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Is Kylo Ren Queer-Coded? Well, Yes And No.

14 Jan

kyloren0Image from this comic by Andi Espinosa.

Since finally getting to see the new Star Wars movie about a month after everyone else did, I’ve found myself immersed in the surrounding discussions of it. Like, why the fuck was Han so excited to use Chewbacca’s weapon for apparently the first time in the decades they’ve been friends? How come in 30 years has none of the computer tech advanced past 16 color raster graphics, blinking lights and LEDs? Also is Kylo Ren technically yet another Disney queer-coded villain, and how awful are you for empathizing with the Nazified little shit in a queer way?

kyloren5Okay maybe I’m participating in different conversations than y’all.

I’ve been seeing a lot of talk lately about how Kylo Ren is the modernized face of impotent nerd rage. He’s like a one-man Gamergate, without all the Nazi imagery… oh wait. And, honestly, many of the traits that could be read as queer have been gradually integrated into uneasy heteromasculine posturing the past few decades, as addressed by fans and critics thinking of him as “emo“. There is a lot to be said about imagery of nerdbro ego projection and predation in many of his actions as well.

kyloren8Above borrowed from this comic strip.

And yeah I get that. I’m sure even more can be said in that regard. I’ve personally been humoring the idea that Kylo Ren’s encounter w/Han Solo is a commentary on neo-masculinity. Like Han represents old-guard swagger and grit and “benevolent sexism” and is a masculinity relic… he’s literally a cowboy. An artefact of a different age of manhood. Kylo Ren represents the new face of such: internally tortured, confused, with wildly inappropriate idealizations and bad posture. Watch Kylo Ren walk around uneasily in his uniform next time you see the film, see how forced his movements are. Kylo’s nervous stilted gait represents the new guard carrying the torch for men’s advocacy. Kylo winds up doing what he does (SPOILER: murders his dad) cuz of his misplaced interpretation of how masculinity works: aka a compulsive desire to “prove himself”.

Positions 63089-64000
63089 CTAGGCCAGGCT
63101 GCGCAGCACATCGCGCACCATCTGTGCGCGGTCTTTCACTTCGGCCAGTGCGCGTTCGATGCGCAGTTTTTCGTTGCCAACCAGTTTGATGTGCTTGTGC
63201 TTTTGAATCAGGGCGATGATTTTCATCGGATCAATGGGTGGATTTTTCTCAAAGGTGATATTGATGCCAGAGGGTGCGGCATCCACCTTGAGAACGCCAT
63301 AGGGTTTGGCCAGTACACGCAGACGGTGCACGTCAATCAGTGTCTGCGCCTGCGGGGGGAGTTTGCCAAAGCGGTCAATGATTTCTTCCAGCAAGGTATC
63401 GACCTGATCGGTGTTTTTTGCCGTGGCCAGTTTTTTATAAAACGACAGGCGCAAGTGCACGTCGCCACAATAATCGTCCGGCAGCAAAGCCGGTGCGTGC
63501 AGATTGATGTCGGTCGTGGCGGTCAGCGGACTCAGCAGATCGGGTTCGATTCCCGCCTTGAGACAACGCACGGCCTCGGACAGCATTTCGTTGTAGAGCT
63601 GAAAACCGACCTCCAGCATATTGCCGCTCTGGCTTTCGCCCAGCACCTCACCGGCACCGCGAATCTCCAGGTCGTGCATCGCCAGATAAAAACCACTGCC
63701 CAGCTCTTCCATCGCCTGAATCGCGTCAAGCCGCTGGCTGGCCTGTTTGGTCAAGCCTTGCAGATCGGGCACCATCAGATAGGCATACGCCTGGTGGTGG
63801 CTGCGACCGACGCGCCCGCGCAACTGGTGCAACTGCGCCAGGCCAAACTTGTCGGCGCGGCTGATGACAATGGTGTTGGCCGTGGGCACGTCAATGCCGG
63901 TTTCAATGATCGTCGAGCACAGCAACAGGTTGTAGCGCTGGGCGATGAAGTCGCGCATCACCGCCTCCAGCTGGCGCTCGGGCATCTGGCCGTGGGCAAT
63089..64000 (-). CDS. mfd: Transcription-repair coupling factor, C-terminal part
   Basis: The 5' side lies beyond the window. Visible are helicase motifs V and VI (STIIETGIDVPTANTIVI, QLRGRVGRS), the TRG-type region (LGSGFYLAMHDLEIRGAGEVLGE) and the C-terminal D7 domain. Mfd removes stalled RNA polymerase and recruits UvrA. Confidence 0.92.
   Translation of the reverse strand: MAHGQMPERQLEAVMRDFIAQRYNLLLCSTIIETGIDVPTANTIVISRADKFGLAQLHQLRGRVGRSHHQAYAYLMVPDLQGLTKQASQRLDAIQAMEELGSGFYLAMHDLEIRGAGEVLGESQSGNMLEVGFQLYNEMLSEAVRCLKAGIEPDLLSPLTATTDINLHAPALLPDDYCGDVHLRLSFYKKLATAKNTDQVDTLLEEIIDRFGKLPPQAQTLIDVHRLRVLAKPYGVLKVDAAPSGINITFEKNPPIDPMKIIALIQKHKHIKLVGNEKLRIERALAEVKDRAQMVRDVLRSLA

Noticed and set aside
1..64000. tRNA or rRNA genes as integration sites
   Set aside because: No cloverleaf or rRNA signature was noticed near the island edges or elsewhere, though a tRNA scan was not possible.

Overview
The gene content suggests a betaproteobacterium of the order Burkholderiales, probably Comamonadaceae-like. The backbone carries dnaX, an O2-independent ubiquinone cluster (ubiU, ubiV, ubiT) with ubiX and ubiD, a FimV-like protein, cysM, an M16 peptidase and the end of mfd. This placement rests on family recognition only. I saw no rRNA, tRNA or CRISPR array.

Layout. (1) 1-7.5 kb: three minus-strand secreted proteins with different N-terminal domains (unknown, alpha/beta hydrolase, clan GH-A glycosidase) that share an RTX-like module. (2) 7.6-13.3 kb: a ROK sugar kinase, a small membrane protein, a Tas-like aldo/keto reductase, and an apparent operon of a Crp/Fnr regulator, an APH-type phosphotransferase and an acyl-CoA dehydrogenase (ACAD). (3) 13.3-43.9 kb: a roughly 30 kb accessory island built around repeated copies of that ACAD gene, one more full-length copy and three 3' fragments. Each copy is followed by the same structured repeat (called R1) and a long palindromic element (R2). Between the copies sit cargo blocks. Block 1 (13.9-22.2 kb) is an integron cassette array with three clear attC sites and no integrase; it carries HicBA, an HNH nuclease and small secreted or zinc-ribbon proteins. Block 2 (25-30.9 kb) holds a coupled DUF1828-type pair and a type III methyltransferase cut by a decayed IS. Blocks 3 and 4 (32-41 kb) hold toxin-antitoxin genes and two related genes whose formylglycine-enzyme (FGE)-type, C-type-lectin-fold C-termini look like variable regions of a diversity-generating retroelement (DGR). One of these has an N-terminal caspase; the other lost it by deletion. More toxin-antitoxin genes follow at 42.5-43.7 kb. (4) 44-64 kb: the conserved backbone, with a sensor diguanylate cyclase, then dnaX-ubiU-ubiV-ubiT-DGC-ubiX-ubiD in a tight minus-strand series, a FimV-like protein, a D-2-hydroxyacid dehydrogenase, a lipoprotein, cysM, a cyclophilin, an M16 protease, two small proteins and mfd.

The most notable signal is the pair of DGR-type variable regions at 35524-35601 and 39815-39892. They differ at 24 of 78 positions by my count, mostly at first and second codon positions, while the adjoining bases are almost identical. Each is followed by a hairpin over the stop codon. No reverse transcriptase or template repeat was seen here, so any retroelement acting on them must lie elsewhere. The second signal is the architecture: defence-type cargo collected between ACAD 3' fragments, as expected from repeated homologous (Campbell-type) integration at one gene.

But we’re not actually suggesting that Kylo Ren is queer. Or at least I’m not. But we have to keep in mind what queer coding is. We also need to differentiate queer coding from queer-baiting, a more modern trope of hinted sexuality, which also appears in the film.

kyloren1And how.

Spoiler alert, but I’m gonna be hammering on and on about this sort of thing over the course of several upcoming articles (not about Star Wars tho). In this case, I believe whether Kylo Ren is queer-coded or not may mean different things between folks older or younger than 30. Folks like us grew up with less media representation. Some of us may be a bit more sensitive or in-tune with the “nod-nod wink wink” aspects of this than folks growing up in an era where a character can actually be queer without also having to be a mass-murderer to satisfy some garbage moral clause.

To me Kylo’s unmasking scene in the torture chamber more than a little bit resembled when Ra unmasks himself in the first Stargate movie. The hard, cruel gray and black immobile feature-obscuring mask giving way to reveal a soft androgynous face and sensitive eyes. In the case of Stargate, particularly, strategically revealing the face of the actor that played a trans woman in The Crying Game just a couple years before, one of the most iconic and recognizable trans characters in film (for good or for bad).

kyloren3

And it’s not like we haven’t seen the “prissy evil son in the shadow of an impossibly badass father whose shoes he may never fill” dynamic before.

kyloren6

Also, this is Disney we are talking about. The company that pretty much wrote the book on queering up their baddies.

kyloren4Coincidence? I think… actually yeah probably coincidence.

The thing about Star Wars movies, however, is that just by existing they change the face of  everything they touch. While doing so, they completely reinvent the visual language surrounding such, from fashion to archetypes and of course special effects. These changes become so widespread because damn near everyone winds up seeing them.

kyloren7Well everyone that matters, anyway.